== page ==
Lordosis is an increased curvature of the normally curved lumbar spine.
The spine has three types of curves:
- Kyphotic, which typically refers to the outward curve of the thoracic spine (at the level of the ribs)
- Lordotic, which refers to the inward curve of the lumbar spine (just above the buttocks)
- Scoliotic, which is a sideways curvature of the spine and which is always abnormal
A small degree of both kyphotic and lordotic curvature is normal. Exaggeration of the kyphotic curve is described as round shoulders or hunched shoulders (the medical term is Scheuermann’s disease). Exaggeration of the lordotic curve is often called swayback (the medical term is lordosis).
This curvature tends to make the buttocks appear more prominent. A child with marked lordosis, when laid on his back on a hard surface, will have a space beneath his lower back and the surface.
If the lordotic curve is flexible (when the child bends forward the curve reverses itself) it is generally of little medical significance. If the curve is fixed, it suggests the need for medical evaluation and intervention.
- Benign juvenile lordosis (not medically significant)
If the back is flexible, lordosis is usually not treated and will not progress or cause problems.
Call your health care provider if
- You notice that your child has an exaggerated posture or a misaligned back. This condition should be evaluated to determine if there is a medically significant cause.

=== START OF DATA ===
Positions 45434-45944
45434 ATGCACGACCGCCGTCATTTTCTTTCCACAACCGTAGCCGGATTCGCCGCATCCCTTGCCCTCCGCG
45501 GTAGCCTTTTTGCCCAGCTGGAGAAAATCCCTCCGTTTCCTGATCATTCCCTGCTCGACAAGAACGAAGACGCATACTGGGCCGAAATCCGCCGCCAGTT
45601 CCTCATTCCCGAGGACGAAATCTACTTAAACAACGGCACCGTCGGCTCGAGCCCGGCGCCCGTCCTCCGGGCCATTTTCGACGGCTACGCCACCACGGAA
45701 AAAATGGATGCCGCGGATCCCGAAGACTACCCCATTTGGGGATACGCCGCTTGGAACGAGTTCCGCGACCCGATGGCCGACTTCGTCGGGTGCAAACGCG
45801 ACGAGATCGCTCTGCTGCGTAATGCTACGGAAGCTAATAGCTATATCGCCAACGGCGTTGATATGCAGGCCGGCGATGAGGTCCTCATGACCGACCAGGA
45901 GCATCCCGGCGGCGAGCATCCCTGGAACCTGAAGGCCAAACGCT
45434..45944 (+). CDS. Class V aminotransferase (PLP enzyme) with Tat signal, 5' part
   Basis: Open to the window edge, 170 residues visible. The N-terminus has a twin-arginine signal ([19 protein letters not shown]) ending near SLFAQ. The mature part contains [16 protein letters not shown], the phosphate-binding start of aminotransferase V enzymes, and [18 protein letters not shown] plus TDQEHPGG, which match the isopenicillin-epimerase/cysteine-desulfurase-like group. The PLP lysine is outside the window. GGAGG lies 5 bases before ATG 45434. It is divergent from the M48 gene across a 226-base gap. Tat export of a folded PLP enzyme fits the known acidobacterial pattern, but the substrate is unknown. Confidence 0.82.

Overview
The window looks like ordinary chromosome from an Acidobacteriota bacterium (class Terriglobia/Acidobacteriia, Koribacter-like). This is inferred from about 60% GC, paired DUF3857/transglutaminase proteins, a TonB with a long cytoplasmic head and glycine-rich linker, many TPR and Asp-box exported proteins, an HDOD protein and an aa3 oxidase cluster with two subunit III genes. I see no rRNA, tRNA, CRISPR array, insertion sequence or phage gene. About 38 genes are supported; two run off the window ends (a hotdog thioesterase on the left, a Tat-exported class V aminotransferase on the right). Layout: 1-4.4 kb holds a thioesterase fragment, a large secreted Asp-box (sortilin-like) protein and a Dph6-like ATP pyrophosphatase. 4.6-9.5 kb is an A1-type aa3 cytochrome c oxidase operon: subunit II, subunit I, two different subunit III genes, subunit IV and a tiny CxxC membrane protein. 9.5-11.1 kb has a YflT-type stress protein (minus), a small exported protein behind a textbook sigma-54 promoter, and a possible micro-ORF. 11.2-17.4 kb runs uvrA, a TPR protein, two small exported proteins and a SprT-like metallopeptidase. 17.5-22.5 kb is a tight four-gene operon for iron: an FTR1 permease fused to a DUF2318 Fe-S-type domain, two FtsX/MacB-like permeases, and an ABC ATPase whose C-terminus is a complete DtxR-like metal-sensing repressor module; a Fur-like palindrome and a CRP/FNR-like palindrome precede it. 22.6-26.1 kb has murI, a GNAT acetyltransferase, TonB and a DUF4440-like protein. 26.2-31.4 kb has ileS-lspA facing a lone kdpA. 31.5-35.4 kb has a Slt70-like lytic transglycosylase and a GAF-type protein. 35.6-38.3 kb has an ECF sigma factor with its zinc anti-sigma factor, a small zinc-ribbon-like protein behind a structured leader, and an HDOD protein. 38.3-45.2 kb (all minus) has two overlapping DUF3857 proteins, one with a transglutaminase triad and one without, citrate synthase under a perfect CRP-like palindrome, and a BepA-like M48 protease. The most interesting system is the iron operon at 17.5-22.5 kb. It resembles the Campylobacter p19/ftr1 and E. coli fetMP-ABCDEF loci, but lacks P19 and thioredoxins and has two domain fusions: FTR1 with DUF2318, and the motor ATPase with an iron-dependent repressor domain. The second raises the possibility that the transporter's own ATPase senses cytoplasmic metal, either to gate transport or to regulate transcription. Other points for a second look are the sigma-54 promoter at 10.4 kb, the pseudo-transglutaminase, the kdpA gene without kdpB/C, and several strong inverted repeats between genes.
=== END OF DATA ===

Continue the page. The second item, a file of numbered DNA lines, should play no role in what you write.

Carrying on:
What to expect at your health care provider’s office
The medical history will be obtained and a physical examination performed.
Medical history questions documenting lordosis in detail may include:
- Time pattern o When did it you first notice the excessive curvature? o Is it getting worse or more noticeable? o Is it ever better or worse than when examined by the health care provider?
- Quality o How would you describe the curvature? o Does the amount of curvature seem to change?
- Other o What other symptoms are also present?
The child may be asked to bend forward, to the side, and to lie flat on a table so that the spine can be examined in a variety of positions.
In some cases, particularly if the curvature seems “fixed” (not bendable), the following or other diagnostic tests may be recommended:
- Spine X-ray
- Lumbosacral spine X-ray
- Other tests to rule out suspected disorders causing the condition
After seeing your health care provider:
You may want to add a diagnosis related to lordosis to your personal medical record.
by David A. Scott, M.D.
All ArmMed Media material is provided for information only and is neither advice nor a substitute for proper medical care. Consult a qualified healthcare professional who understands your particular history for individual concerns.